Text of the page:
We select a subset A from all the slices I to find the best cutting angle and the best corresponding slices. For full brain data, which contains about 200 slices, we use about 30 slices with minimal artifacts - 1/6 to 1/7 of the whole sequence. In the anatomical study, each sectional brain consists of about 35 slices. We use every third image for most of the brains - about 12 slices for each experimental brain. For some brains with relatively more damaged slices, we manually checked the automatic selection and replaced slices with significant damage with a nearby good quality slice. Since many slices are used to find the best cutting angle, this manual check and replacement is only performed when many automatically selected slices are damaged. With Matlab, it takes 38.8s on a 12-core 3GHz Linux machine to evaluate a set of 12 slices, or equivalently to evaluate a cutting angle on a sectioned brain.

All terms—the unary terms and the pairwise term—in the energy functions presented in this paper are normalized to the range [0, 1]. Since the experimental images and the atlas volume are of the same modality, and the terms are normalized, the parameters before each term do not need to be heavily tuned to yield good results. Our original energy function consists of only one unary term—the HOG similarity term to the atlas slice—and the pairwise term. With several experiments, we find equal weight between the unary and the pairwise term generates the best visual result. In the general energy function in Equation 16, the HOG similarity term to the previous slice is added to encourage smoothness in the “reconstructed” volume and make the features that do not exist in the atlas but exist in the experimental volumes more consistent. We add an additional Euclidean distance term between the two aqueduct contour point sets in Equation 22 to suit our dataset better. Since the HOG difference to the corresponding atlas slice is the dominant term, we set it to be three times as strong to the HOG difference term to the previous slice and the Euclidean distance term between the two aqueduct contour point sets in both forms of the energy function. The coefficients before the pairwise term is set to be the sum of the previous coefficients to maintain the equal weight between unary and pairwise terms.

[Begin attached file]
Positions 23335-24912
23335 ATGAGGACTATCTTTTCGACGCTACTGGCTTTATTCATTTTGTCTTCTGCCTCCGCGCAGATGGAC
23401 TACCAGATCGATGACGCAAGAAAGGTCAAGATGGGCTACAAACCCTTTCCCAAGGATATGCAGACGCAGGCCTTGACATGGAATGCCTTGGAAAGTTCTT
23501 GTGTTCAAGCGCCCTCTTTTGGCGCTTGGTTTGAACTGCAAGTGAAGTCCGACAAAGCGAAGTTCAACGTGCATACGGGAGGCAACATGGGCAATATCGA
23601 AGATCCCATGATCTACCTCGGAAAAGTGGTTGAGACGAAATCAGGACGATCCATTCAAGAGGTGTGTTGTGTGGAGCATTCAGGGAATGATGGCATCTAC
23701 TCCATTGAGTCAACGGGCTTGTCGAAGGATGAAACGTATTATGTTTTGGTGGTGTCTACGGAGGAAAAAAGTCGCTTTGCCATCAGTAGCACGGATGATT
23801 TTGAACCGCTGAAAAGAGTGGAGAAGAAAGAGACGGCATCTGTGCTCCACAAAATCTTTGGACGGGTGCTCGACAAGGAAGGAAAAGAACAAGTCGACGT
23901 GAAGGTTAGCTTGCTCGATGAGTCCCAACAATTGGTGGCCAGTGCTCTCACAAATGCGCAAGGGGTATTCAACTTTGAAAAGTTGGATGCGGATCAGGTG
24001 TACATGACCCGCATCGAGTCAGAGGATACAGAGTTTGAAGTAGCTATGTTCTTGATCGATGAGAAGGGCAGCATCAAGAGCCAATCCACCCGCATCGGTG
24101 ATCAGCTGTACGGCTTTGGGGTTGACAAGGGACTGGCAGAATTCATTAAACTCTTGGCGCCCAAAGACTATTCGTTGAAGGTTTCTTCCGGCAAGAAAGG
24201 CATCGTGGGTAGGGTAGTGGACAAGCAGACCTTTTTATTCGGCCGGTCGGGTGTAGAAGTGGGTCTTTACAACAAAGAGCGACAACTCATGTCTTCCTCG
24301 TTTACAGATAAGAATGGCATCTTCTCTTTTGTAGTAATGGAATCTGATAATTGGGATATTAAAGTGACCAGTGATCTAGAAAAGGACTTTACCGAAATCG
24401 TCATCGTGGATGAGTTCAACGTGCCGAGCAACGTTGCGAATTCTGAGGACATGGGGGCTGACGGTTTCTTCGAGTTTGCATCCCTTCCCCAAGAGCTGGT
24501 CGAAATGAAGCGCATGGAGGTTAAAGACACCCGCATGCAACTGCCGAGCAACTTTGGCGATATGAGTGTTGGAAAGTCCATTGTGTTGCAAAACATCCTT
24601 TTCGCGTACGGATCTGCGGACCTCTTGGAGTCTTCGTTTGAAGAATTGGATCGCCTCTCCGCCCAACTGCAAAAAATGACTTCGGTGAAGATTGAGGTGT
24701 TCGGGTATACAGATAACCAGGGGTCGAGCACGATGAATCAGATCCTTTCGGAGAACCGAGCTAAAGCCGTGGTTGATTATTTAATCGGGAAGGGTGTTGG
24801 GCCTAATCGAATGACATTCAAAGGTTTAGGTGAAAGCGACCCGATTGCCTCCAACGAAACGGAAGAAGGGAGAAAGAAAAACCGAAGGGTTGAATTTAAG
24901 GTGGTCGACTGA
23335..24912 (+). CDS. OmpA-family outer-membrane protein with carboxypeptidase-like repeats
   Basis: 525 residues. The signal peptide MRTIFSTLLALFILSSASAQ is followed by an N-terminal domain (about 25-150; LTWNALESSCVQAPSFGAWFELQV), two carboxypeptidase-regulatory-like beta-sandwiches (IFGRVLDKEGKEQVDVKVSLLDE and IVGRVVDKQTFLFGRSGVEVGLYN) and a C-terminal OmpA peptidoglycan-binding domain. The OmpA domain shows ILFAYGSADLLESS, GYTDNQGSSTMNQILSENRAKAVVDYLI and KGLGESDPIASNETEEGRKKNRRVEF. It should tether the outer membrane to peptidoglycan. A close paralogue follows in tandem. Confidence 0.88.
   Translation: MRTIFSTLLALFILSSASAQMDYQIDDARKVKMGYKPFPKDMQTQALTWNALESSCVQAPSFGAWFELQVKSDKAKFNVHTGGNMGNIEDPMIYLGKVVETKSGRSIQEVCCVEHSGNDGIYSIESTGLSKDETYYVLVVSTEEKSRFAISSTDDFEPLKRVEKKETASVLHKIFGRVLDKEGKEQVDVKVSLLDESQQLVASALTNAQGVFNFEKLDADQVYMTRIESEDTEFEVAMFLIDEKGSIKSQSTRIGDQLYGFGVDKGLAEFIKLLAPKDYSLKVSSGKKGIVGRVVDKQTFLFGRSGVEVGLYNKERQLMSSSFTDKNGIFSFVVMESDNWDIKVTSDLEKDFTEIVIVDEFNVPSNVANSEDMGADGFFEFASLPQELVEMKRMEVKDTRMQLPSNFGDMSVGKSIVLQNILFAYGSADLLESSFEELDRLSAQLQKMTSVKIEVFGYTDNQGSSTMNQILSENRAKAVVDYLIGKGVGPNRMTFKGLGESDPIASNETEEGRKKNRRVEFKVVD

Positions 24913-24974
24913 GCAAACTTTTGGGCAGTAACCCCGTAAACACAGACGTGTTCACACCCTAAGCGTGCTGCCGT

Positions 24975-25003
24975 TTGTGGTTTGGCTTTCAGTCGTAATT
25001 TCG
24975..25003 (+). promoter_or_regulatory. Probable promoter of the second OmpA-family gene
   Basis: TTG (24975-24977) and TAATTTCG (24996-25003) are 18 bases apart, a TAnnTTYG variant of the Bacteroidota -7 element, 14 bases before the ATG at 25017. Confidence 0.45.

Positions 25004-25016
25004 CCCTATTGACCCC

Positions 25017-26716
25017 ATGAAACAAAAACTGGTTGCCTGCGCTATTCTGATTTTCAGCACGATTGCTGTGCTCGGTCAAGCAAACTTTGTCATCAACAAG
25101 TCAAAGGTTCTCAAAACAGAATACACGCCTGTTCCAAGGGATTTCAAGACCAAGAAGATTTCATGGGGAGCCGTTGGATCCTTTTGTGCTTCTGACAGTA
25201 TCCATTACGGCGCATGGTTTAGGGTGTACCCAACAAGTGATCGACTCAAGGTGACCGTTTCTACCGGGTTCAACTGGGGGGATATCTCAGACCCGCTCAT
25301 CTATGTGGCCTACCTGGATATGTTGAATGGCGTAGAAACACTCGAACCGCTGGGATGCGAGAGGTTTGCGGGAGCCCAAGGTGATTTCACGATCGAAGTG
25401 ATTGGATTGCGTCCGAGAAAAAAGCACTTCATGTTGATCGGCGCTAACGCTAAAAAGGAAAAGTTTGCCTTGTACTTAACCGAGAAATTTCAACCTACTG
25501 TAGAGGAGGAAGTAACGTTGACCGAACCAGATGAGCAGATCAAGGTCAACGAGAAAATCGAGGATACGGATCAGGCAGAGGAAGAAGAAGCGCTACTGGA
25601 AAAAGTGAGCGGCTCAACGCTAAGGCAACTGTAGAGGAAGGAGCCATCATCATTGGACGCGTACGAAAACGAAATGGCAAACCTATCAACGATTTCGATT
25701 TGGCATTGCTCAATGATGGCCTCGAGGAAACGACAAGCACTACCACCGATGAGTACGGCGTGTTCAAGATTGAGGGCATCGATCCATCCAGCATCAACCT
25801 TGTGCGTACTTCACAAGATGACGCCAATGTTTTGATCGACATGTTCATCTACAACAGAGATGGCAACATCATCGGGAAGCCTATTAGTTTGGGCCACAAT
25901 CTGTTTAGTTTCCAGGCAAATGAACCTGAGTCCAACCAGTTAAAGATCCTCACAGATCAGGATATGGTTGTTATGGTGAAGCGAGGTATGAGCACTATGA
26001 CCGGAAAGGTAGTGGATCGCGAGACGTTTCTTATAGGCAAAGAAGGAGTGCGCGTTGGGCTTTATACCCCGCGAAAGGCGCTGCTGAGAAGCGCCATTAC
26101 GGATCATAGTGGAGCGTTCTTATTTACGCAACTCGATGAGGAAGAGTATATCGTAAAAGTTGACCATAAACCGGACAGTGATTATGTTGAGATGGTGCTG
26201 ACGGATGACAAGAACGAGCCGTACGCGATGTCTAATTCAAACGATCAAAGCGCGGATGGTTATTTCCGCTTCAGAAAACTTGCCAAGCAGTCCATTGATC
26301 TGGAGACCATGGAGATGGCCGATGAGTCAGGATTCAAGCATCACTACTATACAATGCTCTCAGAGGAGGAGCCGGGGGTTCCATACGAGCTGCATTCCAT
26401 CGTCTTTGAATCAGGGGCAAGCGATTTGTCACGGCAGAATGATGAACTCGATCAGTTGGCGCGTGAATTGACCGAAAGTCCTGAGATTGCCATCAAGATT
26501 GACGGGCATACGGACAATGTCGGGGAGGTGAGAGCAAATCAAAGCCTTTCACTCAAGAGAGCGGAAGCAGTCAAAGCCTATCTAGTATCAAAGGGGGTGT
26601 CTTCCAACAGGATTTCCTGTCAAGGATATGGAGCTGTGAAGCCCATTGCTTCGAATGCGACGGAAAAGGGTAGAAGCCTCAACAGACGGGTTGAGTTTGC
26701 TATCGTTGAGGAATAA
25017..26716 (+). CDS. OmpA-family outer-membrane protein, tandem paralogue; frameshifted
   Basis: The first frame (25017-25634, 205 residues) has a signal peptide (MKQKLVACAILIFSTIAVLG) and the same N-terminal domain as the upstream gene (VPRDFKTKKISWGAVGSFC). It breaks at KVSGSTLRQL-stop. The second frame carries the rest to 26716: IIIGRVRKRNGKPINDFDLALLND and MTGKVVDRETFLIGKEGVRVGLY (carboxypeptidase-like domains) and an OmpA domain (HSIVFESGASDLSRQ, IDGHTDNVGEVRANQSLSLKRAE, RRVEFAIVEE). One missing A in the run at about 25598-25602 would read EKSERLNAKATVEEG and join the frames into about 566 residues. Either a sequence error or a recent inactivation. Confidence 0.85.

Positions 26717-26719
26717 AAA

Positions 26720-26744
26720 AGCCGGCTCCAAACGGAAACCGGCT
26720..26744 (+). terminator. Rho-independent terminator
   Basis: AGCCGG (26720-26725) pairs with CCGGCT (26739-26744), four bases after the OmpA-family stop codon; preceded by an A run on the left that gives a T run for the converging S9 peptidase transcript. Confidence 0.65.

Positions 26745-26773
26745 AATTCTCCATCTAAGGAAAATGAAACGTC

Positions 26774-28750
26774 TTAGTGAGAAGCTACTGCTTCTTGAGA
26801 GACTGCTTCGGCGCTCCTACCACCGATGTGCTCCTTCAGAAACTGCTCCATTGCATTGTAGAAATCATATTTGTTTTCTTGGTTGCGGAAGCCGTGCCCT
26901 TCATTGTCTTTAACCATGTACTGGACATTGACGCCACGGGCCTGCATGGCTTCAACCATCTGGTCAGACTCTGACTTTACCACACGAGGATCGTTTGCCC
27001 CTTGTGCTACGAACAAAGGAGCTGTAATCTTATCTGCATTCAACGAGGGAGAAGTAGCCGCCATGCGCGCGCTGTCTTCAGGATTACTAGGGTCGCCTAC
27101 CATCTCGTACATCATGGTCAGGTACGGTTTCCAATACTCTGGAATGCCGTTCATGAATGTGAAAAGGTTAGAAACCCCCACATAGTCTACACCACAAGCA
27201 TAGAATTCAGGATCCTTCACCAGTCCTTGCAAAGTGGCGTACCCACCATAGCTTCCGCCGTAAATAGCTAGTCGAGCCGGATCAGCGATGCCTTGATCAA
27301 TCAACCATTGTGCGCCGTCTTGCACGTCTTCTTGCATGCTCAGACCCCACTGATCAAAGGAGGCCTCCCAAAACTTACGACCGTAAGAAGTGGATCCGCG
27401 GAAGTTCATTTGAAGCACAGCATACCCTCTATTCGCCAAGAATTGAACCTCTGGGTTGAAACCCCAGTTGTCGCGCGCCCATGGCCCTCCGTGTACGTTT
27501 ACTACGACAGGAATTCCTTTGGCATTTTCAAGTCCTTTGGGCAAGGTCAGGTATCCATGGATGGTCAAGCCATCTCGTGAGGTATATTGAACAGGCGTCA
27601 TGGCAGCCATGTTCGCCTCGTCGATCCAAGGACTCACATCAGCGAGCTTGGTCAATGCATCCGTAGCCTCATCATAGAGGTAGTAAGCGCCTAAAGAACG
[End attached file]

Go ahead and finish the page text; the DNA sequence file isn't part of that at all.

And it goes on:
We use three iterations to complete the 2D nonrigid registration described in Section 2.2. The grid spacing is 16 × 16 in all iterations. In the first iteration, we downsample both images 4 × in both horizontal and vertical directions. In the second iteration, images are downsampled by 2 × . In the final iteration, we use the original resolution. The maximum displacement at each level is set to be half of the grid spacing. Therefore the total number of labels are 17 × 17 in each iteration. The optimization is computed with tree-reweighted message passing (TRW), more specifically TRW-S (Kolmogorov,